The new schools have flooded China’s big cities, spilling over into places such as Oriental University City, a complex here in the Hebei province, an hour south of Beijing. It has 14 private universities, one shared library and a handful of fast-food restaurants to feed tens of thousands of students.
“Everyone wants to have an education, but the ability of the country is limited. Public universities cannot meet the need,” said Rao Dujun, director of the international office at the private Xi’an International University in the Shaanxi province of central China. “This is why private universities can emerge.”
The number of private universities in China has soared to more than 630, up from 20 in 1997, according to a 2010 analysis from the Center for International Higher Education at Boston College. In all, the private institutions enrolled about a fifth of Chinese college students in 2008.
Private university administrators and critics of the schools have warned that as China’s population growth slows, the boom in private universities may subside and only the best ones will survive. Some have amassed enormous debt from purchasing land and building facilities. But these schools have been integral to the expansion of Chinese higher education.
In the late 1990s, fewer than 10 percent of Chinese age 18 to 22 were enrolled in higher education, according to government data. Now the figure is about 27 percent — or 30 million students — and the government hopes to reach 40 percent by 2020. If China is successful, it will have more than 40 million students in college. That would be roughly double the projected total for the United States. The U.S. population, however, is significantly lower than China’s.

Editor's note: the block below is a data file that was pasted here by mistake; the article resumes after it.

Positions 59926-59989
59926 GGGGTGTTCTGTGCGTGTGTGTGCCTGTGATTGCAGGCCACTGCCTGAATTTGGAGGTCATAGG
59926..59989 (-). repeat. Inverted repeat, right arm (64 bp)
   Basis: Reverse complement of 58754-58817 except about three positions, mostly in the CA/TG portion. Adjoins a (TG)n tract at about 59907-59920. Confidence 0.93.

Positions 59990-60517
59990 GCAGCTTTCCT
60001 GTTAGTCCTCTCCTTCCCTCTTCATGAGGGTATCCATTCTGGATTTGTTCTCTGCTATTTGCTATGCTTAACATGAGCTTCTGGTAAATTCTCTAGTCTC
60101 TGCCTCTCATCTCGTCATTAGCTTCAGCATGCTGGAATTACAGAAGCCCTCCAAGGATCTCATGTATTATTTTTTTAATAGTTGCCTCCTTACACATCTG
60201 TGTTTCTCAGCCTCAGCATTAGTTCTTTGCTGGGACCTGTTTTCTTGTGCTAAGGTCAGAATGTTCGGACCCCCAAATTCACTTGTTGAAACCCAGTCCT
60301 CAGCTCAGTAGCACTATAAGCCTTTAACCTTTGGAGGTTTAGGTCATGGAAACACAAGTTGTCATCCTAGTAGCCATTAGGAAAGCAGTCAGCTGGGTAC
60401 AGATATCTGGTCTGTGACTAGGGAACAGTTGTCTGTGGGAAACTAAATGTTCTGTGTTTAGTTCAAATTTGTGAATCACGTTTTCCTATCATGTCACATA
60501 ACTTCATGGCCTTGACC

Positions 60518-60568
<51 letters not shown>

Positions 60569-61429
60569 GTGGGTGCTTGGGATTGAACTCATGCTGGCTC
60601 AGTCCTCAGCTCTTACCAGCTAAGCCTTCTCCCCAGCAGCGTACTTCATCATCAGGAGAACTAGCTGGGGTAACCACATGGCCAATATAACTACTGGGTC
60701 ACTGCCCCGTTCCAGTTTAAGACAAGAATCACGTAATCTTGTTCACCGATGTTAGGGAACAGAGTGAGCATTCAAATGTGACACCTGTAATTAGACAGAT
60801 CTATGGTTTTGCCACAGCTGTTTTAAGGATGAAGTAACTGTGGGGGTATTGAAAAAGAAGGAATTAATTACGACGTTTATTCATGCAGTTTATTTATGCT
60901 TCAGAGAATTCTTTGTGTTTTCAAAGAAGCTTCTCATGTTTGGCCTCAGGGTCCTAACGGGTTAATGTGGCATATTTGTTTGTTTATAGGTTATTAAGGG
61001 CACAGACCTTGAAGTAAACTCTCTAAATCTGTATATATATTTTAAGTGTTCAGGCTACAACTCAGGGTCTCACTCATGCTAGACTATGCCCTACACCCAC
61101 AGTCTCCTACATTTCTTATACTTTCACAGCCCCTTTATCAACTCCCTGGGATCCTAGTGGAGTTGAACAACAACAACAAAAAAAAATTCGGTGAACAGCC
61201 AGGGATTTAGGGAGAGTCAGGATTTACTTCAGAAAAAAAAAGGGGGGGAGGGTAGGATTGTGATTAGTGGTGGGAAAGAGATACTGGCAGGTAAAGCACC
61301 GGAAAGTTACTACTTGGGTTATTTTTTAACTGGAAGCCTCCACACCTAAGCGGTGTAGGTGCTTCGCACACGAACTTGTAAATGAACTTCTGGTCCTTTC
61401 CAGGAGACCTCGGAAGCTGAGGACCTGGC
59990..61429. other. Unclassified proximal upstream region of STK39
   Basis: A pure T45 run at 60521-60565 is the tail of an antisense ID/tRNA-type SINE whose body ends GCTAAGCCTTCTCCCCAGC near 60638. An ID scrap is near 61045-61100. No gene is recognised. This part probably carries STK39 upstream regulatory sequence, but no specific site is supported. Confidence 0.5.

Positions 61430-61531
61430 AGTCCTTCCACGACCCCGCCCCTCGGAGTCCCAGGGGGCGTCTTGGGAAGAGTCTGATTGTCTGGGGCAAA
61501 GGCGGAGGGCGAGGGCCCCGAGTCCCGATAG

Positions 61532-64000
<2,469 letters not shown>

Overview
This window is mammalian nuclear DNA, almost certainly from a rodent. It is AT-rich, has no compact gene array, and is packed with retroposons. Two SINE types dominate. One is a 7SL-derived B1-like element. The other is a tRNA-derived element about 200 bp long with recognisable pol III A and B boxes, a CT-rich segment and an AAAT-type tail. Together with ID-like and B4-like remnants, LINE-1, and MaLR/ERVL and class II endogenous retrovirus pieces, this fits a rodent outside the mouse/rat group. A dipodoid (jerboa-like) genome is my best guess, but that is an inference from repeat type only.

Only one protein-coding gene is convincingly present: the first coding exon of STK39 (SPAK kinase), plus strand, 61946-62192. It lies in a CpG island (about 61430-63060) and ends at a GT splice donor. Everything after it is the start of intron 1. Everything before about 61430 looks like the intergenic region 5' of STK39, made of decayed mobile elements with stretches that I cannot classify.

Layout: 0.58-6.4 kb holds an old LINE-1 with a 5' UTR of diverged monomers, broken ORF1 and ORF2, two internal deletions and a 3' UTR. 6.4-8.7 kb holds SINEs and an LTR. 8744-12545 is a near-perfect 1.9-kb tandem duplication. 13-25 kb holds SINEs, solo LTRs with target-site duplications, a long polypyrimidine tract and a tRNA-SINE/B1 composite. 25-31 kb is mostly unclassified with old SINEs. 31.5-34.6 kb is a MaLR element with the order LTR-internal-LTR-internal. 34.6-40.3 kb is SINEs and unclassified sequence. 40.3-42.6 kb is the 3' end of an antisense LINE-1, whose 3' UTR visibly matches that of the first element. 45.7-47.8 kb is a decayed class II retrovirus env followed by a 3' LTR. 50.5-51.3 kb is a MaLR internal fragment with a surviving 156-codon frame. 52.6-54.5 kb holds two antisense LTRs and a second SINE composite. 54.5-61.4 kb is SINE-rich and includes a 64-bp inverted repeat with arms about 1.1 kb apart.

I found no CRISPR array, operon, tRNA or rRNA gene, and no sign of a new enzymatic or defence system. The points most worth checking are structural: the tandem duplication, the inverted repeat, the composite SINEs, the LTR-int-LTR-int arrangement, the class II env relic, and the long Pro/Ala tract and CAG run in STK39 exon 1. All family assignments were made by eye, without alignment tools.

In China, a college degree is often crucial for upward mobility. Competition is intense for available spots. By contrast, the United States is focused on persuading students to enroll in college and to stay and complete degrees once they do.
Higher education in China was gutted during the Cultural Revolution of the 1960s, but has been built up again. In 1999, the authoritarian Communist government decided to remove restrictions on the private sector of higher education in an effort to propel economic growth.
In 2003, the government permitted private schools to partner with public universities. Although still self-funded and self-governed, these new “independent schools” gained some prestige through the associations while also helping public universities deal with overflow.
Unlike their public counterparts, private universities across China emphasize practical skills over theory. The Civil Aviation Management Institute, for instance, teaches security guards-to-be to operate metal detectors. Students in Xi’an International’s automobile college learn how to fix cars, whereas at a public university they might learn how to design them.